OPINION: Can Alaska’s Supreme Court decide the limits of its own power?

    The great 2019 Alaska budget war has seen deep spending cuts by Governor Mike Dunleavy through his line item budget vetoes. Many “sacred cows” have been gored, and there are howls of disapproval from beneficiaries of state spending. Oddly, one of the most insignificant of the vetoes resulted in some of the loudest complaints. The Alaska Court System was cut $334,700 of the original appropriation of over seven million dollars. One would think that the court system would be happy to escape with a small cut compared to the hits that other parts of state government took. Instead, it sparked outrage from the Court and its followers because the accompanying explanation equated the amount of the cut with the cost of the Court’s order that the state fund elective abortions.

    Governor Dunleavy is pro-life, but, as governor, appropriation of state funds is not within his power. That power resides solely with the Alaska Legislature. The Supreme Court has “judicial power” to decide cases brought before it, but, like the governor, not power of appropriation. The issue Governor Dunleavy raised is separation of powers, not abortion, as important as that issue is. At the heart of the U.S. Constitution is the separation of powers between the legislature, executive and judiciary and a system of checks and balances to prevent one branch from usurping the power of the others. In order to assure that the most fundamental power of government is controlled by the people, the U.S. Constitution gives the power of appropriation to Congress.

    In Federalist paper 58, James Madison argued that the House of Representatives “…alone can propose the supplies requisite for the support of government. They, in a word, hold the power of the purse.” Alexander Hamilton, in #78: “the judiciary has no influence over either the sword or the purse. It may truly be said to have neither force nor will but merely judgment; and must ultimately depend upon the aid of the executive arm, even for the efficacy of its judgments.” All state constitutions follow the lead of the U.S. Constitution.

    What powers do the court and its supporters believe the executive and legislative branches have? It would seem from the plain language of the U.S. Constitution that one such exclusive power is the legislature’s power of appropriation. No appropriation; no funds.

    Separation of powers necessarily implies that there are powers that are separate and belong to the branch to which congress assigns those powers. What powers do the court and its supporters believe the executive and legislative branches have? It would seem from the plain language of the U.S. Constitution that one such exclusive power is the legislature’s power of appropriation. No appropriation; no funds.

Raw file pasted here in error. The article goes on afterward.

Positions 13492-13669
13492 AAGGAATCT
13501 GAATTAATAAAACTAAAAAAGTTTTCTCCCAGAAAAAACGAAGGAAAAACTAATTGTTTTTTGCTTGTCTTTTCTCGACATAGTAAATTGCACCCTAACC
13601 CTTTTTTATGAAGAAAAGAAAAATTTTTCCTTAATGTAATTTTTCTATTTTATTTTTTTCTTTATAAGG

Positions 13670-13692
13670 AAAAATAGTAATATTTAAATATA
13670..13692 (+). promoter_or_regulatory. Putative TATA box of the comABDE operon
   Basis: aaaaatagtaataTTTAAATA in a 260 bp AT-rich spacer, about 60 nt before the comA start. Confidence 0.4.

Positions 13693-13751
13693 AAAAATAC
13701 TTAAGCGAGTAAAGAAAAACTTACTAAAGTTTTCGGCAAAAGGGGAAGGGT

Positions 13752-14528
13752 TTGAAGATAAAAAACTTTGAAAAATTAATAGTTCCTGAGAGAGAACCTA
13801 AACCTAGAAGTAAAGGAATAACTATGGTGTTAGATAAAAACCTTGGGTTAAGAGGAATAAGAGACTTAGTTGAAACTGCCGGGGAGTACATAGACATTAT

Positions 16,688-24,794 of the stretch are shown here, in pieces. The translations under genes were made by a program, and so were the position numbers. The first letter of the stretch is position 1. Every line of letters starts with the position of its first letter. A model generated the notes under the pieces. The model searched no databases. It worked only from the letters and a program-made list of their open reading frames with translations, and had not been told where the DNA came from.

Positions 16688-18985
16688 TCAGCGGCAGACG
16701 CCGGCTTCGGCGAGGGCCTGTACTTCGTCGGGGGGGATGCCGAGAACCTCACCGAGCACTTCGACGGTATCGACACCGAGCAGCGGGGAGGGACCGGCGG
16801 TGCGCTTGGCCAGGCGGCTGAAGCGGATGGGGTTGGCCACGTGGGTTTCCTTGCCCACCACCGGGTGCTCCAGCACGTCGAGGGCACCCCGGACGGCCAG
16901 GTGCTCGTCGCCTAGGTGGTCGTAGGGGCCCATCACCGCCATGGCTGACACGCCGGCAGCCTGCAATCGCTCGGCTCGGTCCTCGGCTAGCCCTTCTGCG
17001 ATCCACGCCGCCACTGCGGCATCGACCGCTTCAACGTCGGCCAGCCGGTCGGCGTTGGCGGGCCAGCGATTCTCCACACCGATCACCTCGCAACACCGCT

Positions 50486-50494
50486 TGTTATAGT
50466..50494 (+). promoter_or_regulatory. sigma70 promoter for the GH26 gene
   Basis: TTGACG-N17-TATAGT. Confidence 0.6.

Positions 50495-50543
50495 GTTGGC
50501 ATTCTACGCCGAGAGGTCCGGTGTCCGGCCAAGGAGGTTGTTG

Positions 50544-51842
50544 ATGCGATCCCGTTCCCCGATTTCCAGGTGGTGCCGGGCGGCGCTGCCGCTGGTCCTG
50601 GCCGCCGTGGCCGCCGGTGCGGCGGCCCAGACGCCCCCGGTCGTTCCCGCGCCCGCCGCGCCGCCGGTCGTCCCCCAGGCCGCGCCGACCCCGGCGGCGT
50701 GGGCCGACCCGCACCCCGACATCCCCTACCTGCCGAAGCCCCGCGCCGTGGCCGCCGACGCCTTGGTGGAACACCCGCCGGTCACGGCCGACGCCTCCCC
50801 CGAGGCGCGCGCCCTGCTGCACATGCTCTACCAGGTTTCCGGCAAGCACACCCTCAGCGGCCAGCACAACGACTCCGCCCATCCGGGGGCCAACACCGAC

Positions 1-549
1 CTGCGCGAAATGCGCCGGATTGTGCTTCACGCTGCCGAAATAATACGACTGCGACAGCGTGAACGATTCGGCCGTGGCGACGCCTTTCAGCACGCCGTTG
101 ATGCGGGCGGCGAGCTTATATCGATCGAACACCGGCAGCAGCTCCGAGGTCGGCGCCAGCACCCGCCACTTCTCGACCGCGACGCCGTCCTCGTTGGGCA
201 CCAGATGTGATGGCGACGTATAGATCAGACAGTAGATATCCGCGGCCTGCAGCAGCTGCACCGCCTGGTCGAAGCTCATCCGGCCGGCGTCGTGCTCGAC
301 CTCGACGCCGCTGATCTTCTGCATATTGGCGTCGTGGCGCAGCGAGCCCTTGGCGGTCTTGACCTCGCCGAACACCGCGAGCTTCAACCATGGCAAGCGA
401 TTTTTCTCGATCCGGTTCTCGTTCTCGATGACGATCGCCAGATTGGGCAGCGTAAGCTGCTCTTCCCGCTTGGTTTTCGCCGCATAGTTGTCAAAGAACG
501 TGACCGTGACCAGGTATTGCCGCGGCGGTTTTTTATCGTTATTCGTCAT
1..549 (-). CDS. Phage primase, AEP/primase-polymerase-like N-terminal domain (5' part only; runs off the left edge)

The Alaska Supreme Court, however, apparently believes it has the power to order the spending of state money without appropriation. Similarly, the line item veto is a power that belongs to the executive branch.

    On the other side, are there any limits to the power of the judiciary? If we are truly a system of checks and balances, who checks the judicial branch? The ACLU of Alaska predictably filed a lawsuit against the governor complaining that it is unconstitutional for him to line item veto the Court’s budget. Who will decide the case brought to defend the court? Of course, the Court will decide the limits, if any, of its own power and that of the executive and legislative branches. The Court is called the Supreme Court, originally meaning it is the highest court of the judicial system, not the supreme law maker.

    After the U.S. Supreme Court’s Dred Scott vs. Sanford ruling declared slaves as non-persons, President Abraham Lincoln, in his first inaugural address said “…that if the policy of the government upon vital questions, affecting the whole people, is to be irrevocably fixed by decisions of the Supreme Court … the people will cease to have been their own rulers…”

    Beneath the black robes, the judges seem to have thin skins, complaining of any criticism that the justices have disrespected the democratic system and infringed on the right of the people to be their own rulers. They should get used to it.

    While the present conflict centers on proper separation of powers, the underlying issue at stake, abortion, is more difficult. Both Saint Augustine and Dr. Martin Luther King, Jr. held to the principle lex iniusta non est lex, an unjust law is no law at all.

    The writer is a retired attorney who practiced law in Anchorage for 46 years.

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